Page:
Add build-flatpak target if there is a flatpak recipe around
AbandonedPublic

Authored by elvisangelaccio on Aug 11 2017, 4:23 PM.

Details

Reviewers
apol
Group Reviewers
Frameworks
Summary

If there is a org.kde.*.json file in the git repository of the cmake
project, we assume is a flatpak recipe and we add an optional target
that runs flatpak-builder on it.

This way we don't have to copy build.sh scripts all over the place.

Test Plan
  1. git clone the ark repo
  2. run cmake
  3. make/ninja build-flatpak

Diff Detail

Repository
R240 Extra CMake Modules
Branch
master
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apol added a comment.Aug 11 2017, 4:40 PM

Interesting feature.

I'm not opposed to it, but I have the feeling that it belongs to a different layer, so this means creating a build directory to call flatpak to call cmake. :P
Also the arguments one passes to cmake won't have any effect on the flatpak.

What's the reason you want to work on it? maybe we should work in simplifying the flatpak-builder call?

Main reason is having a simple way to run flatpak-builder with the proper arguments. Otherwise you have to copy-paste the command from somewhere (which could be error-prone).
One usually already has a build folder around, so the idea is you change some code, build it as usual and then you run this target to quickly test the change in flatpak.

apol added a comment.Aug 11 2017, 7:04 PM

Main reason is having a simple way to run flatpak-builder with the proper arguments. Otherwise you have to copy-paste the command from somewhere (which could be error-prone).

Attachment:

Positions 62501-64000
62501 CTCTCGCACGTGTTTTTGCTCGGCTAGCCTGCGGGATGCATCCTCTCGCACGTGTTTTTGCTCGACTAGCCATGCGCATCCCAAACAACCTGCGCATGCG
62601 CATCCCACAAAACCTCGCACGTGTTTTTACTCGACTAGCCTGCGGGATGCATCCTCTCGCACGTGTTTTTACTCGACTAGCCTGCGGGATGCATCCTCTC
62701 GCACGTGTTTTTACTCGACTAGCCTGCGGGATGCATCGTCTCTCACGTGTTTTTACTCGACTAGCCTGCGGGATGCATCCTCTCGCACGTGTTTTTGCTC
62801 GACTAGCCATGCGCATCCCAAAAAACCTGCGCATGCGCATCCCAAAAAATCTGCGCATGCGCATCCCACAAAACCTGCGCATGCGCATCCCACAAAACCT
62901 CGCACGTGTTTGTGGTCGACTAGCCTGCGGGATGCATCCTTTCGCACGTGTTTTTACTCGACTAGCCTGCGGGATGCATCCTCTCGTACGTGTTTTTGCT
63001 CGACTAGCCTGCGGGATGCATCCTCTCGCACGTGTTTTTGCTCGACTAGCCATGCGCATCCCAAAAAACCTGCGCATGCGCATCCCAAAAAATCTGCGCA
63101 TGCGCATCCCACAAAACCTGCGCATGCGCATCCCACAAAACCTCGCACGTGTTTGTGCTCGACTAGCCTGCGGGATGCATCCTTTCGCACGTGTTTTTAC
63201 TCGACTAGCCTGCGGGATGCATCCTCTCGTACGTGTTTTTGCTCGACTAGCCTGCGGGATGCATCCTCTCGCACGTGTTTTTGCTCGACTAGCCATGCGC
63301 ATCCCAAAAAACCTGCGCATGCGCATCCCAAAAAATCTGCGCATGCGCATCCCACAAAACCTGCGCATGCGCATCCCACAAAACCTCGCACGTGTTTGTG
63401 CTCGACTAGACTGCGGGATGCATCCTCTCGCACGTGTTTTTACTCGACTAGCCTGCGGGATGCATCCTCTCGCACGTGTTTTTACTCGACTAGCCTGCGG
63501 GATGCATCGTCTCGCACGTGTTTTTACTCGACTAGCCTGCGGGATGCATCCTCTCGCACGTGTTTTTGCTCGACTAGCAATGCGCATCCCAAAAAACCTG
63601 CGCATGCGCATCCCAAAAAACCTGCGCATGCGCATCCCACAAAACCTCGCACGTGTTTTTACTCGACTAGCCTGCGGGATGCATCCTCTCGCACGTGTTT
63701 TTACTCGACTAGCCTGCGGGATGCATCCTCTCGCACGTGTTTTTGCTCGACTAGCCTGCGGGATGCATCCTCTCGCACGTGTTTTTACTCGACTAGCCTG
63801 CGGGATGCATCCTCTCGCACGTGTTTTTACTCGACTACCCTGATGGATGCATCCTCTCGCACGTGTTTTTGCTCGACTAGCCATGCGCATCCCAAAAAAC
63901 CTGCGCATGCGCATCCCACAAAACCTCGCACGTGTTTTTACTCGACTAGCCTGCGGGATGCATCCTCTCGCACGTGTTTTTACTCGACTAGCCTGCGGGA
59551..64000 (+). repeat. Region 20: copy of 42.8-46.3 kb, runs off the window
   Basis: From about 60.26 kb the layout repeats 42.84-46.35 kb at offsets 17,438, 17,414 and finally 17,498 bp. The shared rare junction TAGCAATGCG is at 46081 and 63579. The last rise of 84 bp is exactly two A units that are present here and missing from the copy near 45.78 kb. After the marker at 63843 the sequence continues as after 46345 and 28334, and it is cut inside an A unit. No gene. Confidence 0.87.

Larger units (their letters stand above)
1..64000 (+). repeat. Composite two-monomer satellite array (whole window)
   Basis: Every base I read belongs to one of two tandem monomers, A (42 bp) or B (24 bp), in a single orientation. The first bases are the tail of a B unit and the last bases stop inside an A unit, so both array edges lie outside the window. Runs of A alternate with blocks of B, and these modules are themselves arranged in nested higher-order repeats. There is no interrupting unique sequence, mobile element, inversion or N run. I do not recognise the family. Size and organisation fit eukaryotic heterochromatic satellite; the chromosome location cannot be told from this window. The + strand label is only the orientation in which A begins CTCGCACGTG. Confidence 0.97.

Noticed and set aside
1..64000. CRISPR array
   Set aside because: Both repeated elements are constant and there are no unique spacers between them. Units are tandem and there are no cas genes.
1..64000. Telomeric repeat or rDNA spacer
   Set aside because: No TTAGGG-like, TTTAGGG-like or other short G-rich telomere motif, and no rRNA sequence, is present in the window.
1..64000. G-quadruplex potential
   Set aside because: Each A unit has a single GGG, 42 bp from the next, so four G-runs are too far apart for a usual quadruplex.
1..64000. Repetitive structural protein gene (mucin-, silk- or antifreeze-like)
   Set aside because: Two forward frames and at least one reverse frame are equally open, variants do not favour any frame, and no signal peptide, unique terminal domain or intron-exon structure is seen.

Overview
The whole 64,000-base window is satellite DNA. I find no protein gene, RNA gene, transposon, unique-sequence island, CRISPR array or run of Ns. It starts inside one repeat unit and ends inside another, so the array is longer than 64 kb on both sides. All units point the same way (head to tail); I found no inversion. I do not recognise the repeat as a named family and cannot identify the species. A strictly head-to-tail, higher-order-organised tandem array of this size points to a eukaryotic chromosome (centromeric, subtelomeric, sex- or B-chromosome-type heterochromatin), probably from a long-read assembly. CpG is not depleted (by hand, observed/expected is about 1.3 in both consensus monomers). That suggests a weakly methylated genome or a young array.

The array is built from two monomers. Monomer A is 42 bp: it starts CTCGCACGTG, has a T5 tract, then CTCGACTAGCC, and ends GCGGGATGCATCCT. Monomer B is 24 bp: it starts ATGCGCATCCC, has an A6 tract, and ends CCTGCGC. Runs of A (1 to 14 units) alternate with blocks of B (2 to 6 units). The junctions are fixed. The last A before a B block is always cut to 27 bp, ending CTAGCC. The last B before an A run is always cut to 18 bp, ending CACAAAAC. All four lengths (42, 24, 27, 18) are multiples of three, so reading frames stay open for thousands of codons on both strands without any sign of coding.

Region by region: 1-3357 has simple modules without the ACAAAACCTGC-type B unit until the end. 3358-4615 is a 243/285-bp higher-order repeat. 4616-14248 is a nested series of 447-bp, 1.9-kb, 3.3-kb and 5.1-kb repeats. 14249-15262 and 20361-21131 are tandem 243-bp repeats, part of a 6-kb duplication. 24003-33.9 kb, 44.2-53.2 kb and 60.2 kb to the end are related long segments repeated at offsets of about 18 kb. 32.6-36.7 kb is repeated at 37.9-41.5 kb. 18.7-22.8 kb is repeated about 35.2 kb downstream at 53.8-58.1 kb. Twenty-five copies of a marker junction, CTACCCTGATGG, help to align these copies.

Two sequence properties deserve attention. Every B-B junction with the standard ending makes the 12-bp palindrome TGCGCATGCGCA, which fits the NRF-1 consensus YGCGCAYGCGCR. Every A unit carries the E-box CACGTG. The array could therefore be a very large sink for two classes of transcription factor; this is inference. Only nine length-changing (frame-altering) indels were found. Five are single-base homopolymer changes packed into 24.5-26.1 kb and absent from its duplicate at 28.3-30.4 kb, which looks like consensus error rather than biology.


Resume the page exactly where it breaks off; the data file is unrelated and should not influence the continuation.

One usually already has a build folder around, so the idea is you change some code, build it as usual and then you run this target to quickly test the change in flatpak.

Note that this is forcing that the file is in the root directory, this doesn't need to be necessarily the case. In fact xdg-portal-kde-test has it in a subdir.

This would already do what you're after:
alias fb=flatpak-builder --force-clean --ccache --require-changes --repo=repo app $@

Such an alias/script could go in here: https://cgit.kde.org/kde-dev-scripts.git/

The reason why I'm discussing this is that I think one of the advantages of Flatpak

In D7253#134703, @apol wrote:

Main reason is having a simple way to run flatpak-builder with the proper arguments. Otherwise you have to copy-paste the command from somewhere (which could be error-prone).
One usually already has a build folder around, so the idea is you change some code, build it as usual and then you run this target to quickly test the change in flatpak.

Note that this is forcing that the file is in the root directory, this doesn't need to be necessarily the case. In fact xdg-portal-kde-test has it in a subdir.

This would already do what you're after:
alias fb=flatpak-builder --force-clean --ccache --require-changes --repo=repo app $@

Such an alias/script could go in here: https://cgit.kde.org/kde-dev-scripts.git/

The reason why I'm discussing this is that I think one of the advantages of Flatpak

Did you hit Submit too soon? :p
Anyway, an alias certainly works, I can live with that.

apol added a comment.Aug 13 2017, 5:32 PM

Ugh my bad ^^', I don't know what happened.

The reason why I'm discussing this is that I think one of the advantages of Flatpak

is that it makes it much easier to set up the build environment. Documented dependencies and tooling that integrates it. We need to leverage that rather than hiding it in the current state which while it works it's overly complex and part of a problem to solve.

cgiboudeaux added inline comments.
kde-modules/KDECMakeSettings.cmake
361

find_package(Git)
if(Git_FOUND)
execute_process(COMMAND GIT_EXECUTABLE...

else()
print some message

elvisangelaccio abandoned this revision.Aug 14 2017, 4:02 PM
In D7253#135251, @apol wrote:

Ugh my bad ^^', I don't know what happened.

The reason why I'm discussing this is that I think one of the advantages of Flatpak

is that it makes it much easier to set up the build environment. Documented dependencies and tooling that integrates it. We need to leverage that rather than hiding it in the current state which while it works it's overly complex and part of a problem to solve.

This is a good point indeed.